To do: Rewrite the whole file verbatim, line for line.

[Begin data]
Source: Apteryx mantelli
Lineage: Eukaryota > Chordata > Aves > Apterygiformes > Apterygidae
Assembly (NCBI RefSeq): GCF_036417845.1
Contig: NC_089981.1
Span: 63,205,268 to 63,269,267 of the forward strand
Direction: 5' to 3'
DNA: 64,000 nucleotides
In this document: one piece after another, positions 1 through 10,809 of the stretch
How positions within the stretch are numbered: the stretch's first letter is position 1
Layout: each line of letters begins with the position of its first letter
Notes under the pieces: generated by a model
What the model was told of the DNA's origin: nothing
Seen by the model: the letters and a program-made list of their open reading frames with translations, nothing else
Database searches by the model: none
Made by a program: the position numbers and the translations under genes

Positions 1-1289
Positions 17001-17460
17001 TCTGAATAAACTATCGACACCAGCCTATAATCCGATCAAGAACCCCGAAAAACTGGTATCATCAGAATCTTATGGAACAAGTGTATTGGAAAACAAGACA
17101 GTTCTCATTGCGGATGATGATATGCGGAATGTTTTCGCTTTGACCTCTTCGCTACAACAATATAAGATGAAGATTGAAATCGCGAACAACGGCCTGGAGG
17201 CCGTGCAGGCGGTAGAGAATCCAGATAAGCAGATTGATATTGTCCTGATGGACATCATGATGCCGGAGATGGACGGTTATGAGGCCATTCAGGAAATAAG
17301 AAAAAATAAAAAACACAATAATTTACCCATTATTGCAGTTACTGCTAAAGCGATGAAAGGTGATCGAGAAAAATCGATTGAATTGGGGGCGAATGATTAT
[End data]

Source: Apteryx mantelli
Lineage: Eukaryota > Chordata > Aves > Apterygiformes > Apterygidae
Assembly (NCBI RefSeq): GCF_036417845.1
Contig: NC_089981.1
Span: 63,205,268 to 63,269,267 of the forward strand
Direction: 5' to 3'
DNA: 64,000 nucleotides
In this document: one piece after another, positions 1 through 10,809 of the stretch
How positions within the stretch are numbered: the stretch's first letter is position 1
Layout: each line of letters begins with the position of its first letter
Notes under the pieces: generated by a model
What the model was told of the DNA's origin: nothing
Seen by the model: the letters and a program-made list of their open reading frames with translations, nothing else
Database searches by the model: none
Made by a program: the position numbers and the translations under genes

Positions 1-1289
Positions 17001-17460
17001 TCTGAATAAACTATCGACACCAGCCTATAATCCGATCAAGAACCCCGAAAAACTGGTATCATCAGAATCTTATGGAACAAGTGTATTGGAAAACAAGACA
17101 GTTCTCATTGCGGATGATGATATGCGGAATGTTTTCGCTTTGACCTCTTCGCTACAACAATATAAGATGAAGATTGAAATCGCGAACAACGGCCTGGAGG
17201 CCGTGCAGGCGGTAGAGAATCCAGATAAGCAGATTGATATTGTCCTGATGGACATCATGATGCCGGAGATGGACGGTTATGAGGCCATTCAGGAAATAAG
17301 AAAAAATAAAAAACACAATAATTTACCCATTATTGCAGTTACTGCTAAAGCGATGAAAGGTGATCGAGAAAAATCGATTGAATTGGGGGCGAATGATTAT